ExploreLearning Reflex is best used in situations where students already have strong conceptual understanding of operations, number patterns, and grouping strategies but could use a bit of extra support on quick recall (primarily for high-stakes testing purposes). It shouldn't be any part of regular classroom practice, reserved instead for extra support.
It's most effective if used regularly for shorter periods of time (15 minutes at most), so that it doesn't feel tedious. It could work well as one station, where the others focus on deeper understanding. It could also be a good way for kids to get a sense of which math facts give them trouble. Teachers can have students pay attention to the problems they get incorrect and then have kids examine their own process: Did they get flustered? Is division or multiplication harder to do under pressure? Kids can work on Reflex at home or in school. They can track their growth using the Progress Tree, and parents and teachers can view individual reports showing usage and fluency gained.Continue reading Show less
ExploreLearning Reflex provides math fact drills for addition and subtraction for numbers 0–10 and multiplication and division for numbers 0–12. It's best for students who already understand basic math operations and need practice to improve speed and accuracy. A character named Crabby walks students through the setup. Students then answer a set of questions to determine their starting fluency. They can choose from a selection of games appropriate for their level. Each game starts with Coach Penny giving them some rules, such as "Subtracting a number from itself equals 0." Students practice that rule, and once they demonstrate understanding, they get to play the game to build their speed. However, the game tests for more than just the demonstrated skill. As they progress, they earn tokens to redeem for stuff for their avatar, but the "store" isn't open all the time, so kids can't spend all their time there. Some of the characters have goofy accents that could either strike kids as a bit insulting (since they're meant to be funny) or difficult to understand.
The Reflex dashboard allows teachers to create classes, add students, and monitor student progress. Teachers can enter each student manually or import a CSV file. Districts can load their class lists in advance so that teachers can simply select which students to add to their classes. The reports menu allows teachers to track the progress of their entire class and gives details about individual students, including fluency gains and product usage. One oddity of the login system: Students input the name of their teacher and see a list of all the students in their class (which might be a bit of a privacy issue).
Ultimately, ExploreLearning Reflex doesn't teach much; instead, it focuses on math-fact fluency. Unfortunately, it sticks to rote memorization and timed practice. Students memorize more easily by learning "fact families," in which they focus on a set of facts for a group of numbers. On the plus side, Reflex is lightly adaptive, removing the facts students already know as they play, which may keep them challenged. However, it can also promote forgetting facts after assessment. For extra support, Coach Penny offers some helpful tutorials.
That said, the actual content is no more complicated or authentic than long worksheets of numbers and single operations. Also, the game structure may do more harm than good, replacing any intrinsic motivation for learning math relationships with blindly churning through problems to accrue enough points for that next reward in the virtual shop. But if you need some way for kids to practice their math facts in a way that's more fun than a worksheet, Reflex may be a useful tool for your classroom.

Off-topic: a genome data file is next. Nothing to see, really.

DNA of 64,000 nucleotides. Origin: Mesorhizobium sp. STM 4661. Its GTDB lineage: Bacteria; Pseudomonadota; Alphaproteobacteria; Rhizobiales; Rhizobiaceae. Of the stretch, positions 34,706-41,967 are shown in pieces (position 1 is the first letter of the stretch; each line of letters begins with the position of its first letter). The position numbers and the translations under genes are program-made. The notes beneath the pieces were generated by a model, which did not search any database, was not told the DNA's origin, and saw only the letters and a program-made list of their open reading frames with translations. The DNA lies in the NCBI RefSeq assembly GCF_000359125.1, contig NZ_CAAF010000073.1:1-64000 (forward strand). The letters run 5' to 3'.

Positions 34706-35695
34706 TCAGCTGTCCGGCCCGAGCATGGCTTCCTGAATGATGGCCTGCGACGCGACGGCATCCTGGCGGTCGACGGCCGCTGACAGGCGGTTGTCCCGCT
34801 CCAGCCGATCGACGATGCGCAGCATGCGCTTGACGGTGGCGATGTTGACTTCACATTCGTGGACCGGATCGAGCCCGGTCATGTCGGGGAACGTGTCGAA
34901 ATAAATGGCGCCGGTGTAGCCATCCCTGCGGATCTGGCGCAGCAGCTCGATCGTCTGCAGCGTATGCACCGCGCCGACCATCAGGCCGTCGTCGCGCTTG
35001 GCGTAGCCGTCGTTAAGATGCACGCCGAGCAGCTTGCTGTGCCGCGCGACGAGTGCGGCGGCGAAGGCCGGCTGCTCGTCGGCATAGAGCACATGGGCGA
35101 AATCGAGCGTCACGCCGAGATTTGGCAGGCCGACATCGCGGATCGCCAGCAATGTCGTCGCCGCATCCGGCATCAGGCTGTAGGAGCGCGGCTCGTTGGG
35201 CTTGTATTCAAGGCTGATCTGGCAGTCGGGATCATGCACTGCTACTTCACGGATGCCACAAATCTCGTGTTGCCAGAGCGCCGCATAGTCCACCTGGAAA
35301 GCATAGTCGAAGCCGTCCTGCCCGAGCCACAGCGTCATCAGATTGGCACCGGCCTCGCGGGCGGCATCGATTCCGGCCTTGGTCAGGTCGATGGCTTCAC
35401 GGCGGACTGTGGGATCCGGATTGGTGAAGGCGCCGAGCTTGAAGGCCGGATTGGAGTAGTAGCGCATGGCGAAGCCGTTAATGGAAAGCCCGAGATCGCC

Key Standards Supported
Operations And Algebraic Thinking
Relate counting to addition and subtraction (e.g., by counting on 2 to add 2).
Add and subtract within 20, demonstrating fluency for addition and subtraction within 10. Use strategies such as counting on; making ten (e.g., 8 + 6 = 8 + 2 + 4 = 10 + 4 = 14); decomposing a number leading to a ten (e.g., 13 – 4 = 13 – 3 – 1 = 10 – 1 = 9); using the relationship between addition and subtraction (e.g., knowing that 8 + 4 = 12, one knows 12 – 8 = 4); and creating equivalent but easier or known sums (e.g., adding 6 + 7 by creating the known equivalent 6 + 6 + 1 = 12 + 1 = 13).
Apply properties of operations as strategies to add and subtract.3 Examples: If 8 + 3 = 11 is known, then 3 + 8 = 11 is also known. (Commutative property of addition.) To add 2 + 6 + 4, the second two numbers can be added to make a ten, so 2 + 6 + 4 = 2 + 10 = 12. (Associative property of addition.)
Understand subtraction as an unknown-addend problem. For example, subtract 10 – 8 by finding the number that makes 10 when added to 8.
Fluently add and subtract within 20 using mental strategies.2 By end of Grade 2, know from memory all sums of two one-digit numbers.
Fluently multiply and divide within 100, using strategies such as the relationship between multiplication and division (e.g., knowing that 8 × 5 = 40, one knows 40 ÷ 5 = 8) or properties of operations. By the end of Grade 3, know from memory all products of two one-digit numbers.
Identify arithmetic patterns (including patterns in the addition table or multiplication table), and explain them using properties of operations. For example, observe that 4 times a number is always even, and explain why 4 times a number can be decomposed into two equal addends.
Fluently add and subtract within 5.